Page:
In my last blog, I started talking about the case of In re Cohen, which focused on the issue of a guardian making gifts on behalf of his or her ward that directly contradicted an estate plan created previously by a ward. Our ward in this matter, Henrietta, specifically left one half of her estate in trust for her one son, Howard, and his two children, Douglas and Michelle, because she was afraid of her son’s new wife, Jacqueline, and what would happen if Howard received everything outright and made it all available to Jacqueline.
Four years after the estate plan was made, Jacqueline and Howard retain a lawyer to investigate Henrietta’s estate plan and to create a new plan for her under the guise of saving Henrietta’s estate from those federal and estate taxes. In reality, the plan would make a bunch of gifts from her estate while she was alive outright to her beneficiaries, a portion of which would go directly to Jacqueline. At that point, Henrietta’s mental condition had begun to deteriorate and Alan, Henrietta’s grandson, sought to have her declared incapacitated. After being served, Howard filed a counterclaim seeking to set aside the estate plan Henrietta had made, claiming it was a product of undue influence. Henrietta was declared incapacitated in May 1997, and the judge appointed a neutral guardian of her estate.
Howard then sought to have her original estate plan voided and his estate plan substituted in place. The parties went back and forth attempting to settle the matter, and they had put together an agreement in writing, but before the settlement was entered, a few of the parties, including Douglas and Michelle, objected. The settlement was similar to the original estate plan in that the estate would be split evenly, with Howard’s side getting one-half and Charles’s side getting the other half. However, the trust agreement for Howard and his children was revoked, and Henrietta’s property would be gifted outright to the original beneficiaries, minus $1.4 million being left in reserve to care for Henrietta. Howard’s family’s one-half distribution would be placed in a family limited partnership (FLP), with Howard receiving a 70% interest in the FLP, and Douglas and Michelle receiving 15% interests each in the FLP. Most notably, Jacqueline would get a distribution to be placed in a special trust for her benefit, which she was allowed to withdraw from as well. Michelle appealed the decision, arguing that the settlement did not match Henrietta’s testamentary intent when she drafted her original estate plan, and had she not been incapacitated, she would never have agreed to this current estate plan outlined in the settlement.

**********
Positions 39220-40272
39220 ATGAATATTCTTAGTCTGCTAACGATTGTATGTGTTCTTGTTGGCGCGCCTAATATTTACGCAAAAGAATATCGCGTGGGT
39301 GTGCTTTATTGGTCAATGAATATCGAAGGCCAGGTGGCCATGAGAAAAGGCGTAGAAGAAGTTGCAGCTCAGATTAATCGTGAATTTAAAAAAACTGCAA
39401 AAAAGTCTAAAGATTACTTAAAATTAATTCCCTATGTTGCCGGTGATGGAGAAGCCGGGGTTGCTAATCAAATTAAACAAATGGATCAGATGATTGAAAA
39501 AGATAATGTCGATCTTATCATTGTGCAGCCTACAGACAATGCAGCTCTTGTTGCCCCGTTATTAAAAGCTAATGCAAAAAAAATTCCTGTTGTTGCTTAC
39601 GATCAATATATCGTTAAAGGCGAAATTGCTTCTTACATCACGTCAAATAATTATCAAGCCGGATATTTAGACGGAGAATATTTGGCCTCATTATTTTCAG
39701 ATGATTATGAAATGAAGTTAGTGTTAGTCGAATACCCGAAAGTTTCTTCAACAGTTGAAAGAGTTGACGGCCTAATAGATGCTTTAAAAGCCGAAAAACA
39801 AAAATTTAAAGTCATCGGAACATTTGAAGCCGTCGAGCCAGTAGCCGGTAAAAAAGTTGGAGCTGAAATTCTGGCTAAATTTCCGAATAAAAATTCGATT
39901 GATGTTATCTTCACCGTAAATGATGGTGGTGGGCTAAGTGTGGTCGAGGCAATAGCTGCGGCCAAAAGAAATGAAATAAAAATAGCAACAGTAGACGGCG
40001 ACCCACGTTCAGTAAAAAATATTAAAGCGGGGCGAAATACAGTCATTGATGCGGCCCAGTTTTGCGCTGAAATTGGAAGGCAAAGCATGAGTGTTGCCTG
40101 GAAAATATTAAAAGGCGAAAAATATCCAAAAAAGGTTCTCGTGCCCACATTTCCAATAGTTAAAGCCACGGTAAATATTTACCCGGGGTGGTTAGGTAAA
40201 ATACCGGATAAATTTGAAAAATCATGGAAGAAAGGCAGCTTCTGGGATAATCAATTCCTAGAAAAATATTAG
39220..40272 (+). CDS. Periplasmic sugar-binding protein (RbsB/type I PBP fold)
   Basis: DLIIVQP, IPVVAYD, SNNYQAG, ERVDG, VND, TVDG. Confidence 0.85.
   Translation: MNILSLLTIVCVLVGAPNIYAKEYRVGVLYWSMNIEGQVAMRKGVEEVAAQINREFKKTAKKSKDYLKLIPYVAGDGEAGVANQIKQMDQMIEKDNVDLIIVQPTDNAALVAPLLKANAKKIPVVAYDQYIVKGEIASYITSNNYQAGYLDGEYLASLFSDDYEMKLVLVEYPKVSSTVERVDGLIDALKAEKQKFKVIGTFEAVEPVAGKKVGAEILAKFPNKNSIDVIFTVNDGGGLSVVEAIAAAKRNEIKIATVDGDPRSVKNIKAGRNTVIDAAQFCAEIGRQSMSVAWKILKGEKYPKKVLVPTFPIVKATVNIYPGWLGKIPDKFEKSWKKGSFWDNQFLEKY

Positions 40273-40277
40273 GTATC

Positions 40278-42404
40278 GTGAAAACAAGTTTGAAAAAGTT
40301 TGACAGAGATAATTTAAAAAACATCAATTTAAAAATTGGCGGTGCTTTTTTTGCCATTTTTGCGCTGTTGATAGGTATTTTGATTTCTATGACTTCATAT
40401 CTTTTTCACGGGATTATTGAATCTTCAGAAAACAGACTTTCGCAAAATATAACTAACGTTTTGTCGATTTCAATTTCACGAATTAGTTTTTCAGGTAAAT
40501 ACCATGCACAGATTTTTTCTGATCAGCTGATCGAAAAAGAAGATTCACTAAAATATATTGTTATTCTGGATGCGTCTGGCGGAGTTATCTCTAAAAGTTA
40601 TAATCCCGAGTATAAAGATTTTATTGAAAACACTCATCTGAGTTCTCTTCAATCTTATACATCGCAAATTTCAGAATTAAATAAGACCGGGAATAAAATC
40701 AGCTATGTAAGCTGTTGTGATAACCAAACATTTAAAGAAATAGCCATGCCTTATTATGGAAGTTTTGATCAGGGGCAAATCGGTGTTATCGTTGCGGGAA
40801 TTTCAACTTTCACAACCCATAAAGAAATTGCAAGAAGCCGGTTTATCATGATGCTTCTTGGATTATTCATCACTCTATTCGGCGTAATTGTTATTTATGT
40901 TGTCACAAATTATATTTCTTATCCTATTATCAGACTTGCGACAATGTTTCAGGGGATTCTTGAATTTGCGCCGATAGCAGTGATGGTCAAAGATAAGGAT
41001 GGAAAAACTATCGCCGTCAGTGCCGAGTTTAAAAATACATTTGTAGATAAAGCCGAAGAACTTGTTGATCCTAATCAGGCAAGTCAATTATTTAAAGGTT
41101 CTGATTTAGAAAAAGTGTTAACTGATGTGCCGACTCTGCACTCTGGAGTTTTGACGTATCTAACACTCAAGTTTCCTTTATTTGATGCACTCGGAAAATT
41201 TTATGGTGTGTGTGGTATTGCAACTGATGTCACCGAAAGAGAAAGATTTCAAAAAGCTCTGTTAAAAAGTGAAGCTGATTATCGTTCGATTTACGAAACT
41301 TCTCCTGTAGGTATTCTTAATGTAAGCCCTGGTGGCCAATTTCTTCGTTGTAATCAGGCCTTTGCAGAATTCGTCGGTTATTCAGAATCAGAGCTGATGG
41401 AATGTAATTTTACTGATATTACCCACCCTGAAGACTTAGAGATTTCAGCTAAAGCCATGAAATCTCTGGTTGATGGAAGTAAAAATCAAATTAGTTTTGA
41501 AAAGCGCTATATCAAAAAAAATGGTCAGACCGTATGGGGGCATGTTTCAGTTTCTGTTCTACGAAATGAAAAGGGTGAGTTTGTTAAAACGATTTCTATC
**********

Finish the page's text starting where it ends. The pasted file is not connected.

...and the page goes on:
In our next blog, we will discuss the court’s analysis and its decision.
To discuss your NJ Will or Guardian matter, please contact Fredrick P. Niemann, Esq. toll-free at (855) 376-5291 or email him at email@example.com. Please ask us about our video conferencing consultations if you are unable to come to our office.
By Fredrick P. Niemann, Esq. a New Jersey Guardianship Attorney